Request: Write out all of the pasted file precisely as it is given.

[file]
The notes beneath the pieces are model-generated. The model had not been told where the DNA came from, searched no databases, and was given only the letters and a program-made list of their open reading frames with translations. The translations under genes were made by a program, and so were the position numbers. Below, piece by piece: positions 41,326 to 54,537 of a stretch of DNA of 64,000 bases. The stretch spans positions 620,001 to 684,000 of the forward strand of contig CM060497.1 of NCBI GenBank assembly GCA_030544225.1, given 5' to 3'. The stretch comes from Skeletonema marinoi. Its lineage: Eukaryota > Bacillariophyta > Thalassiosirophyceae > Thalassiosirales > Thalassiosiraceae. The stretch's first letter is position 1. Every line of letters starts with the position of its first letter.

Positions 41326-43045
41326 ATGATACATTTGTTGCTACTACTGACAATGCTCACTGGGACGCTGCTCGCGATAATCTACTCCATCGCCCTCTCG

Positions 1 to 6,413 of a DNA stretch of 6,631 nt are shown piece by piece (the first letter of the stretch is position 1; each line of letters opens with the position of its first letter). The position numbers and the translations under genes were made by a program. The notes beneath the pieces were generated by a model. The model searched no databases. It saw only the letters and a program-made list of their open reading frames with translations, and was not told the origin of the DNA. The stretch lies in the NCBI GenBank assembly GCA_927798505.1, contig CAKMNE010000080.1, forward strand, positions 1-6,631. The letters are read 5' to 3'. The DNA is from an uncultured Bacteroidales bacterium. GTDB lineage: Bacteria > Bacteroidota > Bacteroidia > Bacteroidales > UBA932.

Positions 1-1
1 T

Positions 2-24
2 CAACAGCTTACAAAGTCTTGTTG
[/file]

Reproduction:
The notes beneath the pieces are model-generated. The model had not been told where the DNA came from, searched no databases, and was given only the letters and a program-made list of their open reading frames with translations. The translations under genes were made by a program, and so were the position numbers. Below, piece by piece: positions 41,326 to 54,537 of a stretch of DNA of 64,000 bases. The stretch spans positions 620,001 to 684,000 of the forward strand of contig CM060497.1 of NCBI GenBank assembly GCA_030544225.1, given 5' to 3'. The stretch comes from Skeletonema marinoi. Its lineage: Eukaryota > Bacillariophyta > Thalassiosirophyceae > Thalassiosirales > Thalassiosiraceae. The stretch's first letter is position 1. Every line of letters starts with the position of its first letter.

Positions 41326-43045
41326 ATGATACATTTGTTGCTACTACTGACAATGCTCACTGGGACGCTGCTCGCGATAATCTACTCCATCGCCCTCTCG

Positions 1 to 6,413 of a DNA stretch of 6,631 nt are shown piece by piece (the first letter of the stretch is position 1; each line of letters opens with the position of its first letter). The position numbers and the translations under genes were made by a program. The notes beneath the pieces were generated by a model. The model searched no databases. It saw only the letters and a program-made list of their open reading frames with translations, and was not told the origin of the DNA. The stretch lies in the NCBI GenBank assembly GCA_927798505.1, contig CAKMNE010000080.1, forward strand, positions 1-6,631. The letters are read 5' to 3'. The DNA is from an uncultured Bacteroidales bacterium. GTDB lineage: Bacteria > Bacteroidota > Bacteroidia > Bacteroidales > UBA932.

Positions 1-1
1 T

Positions 2-24
2 CAACAGCTTACAAAGTCTTGTTG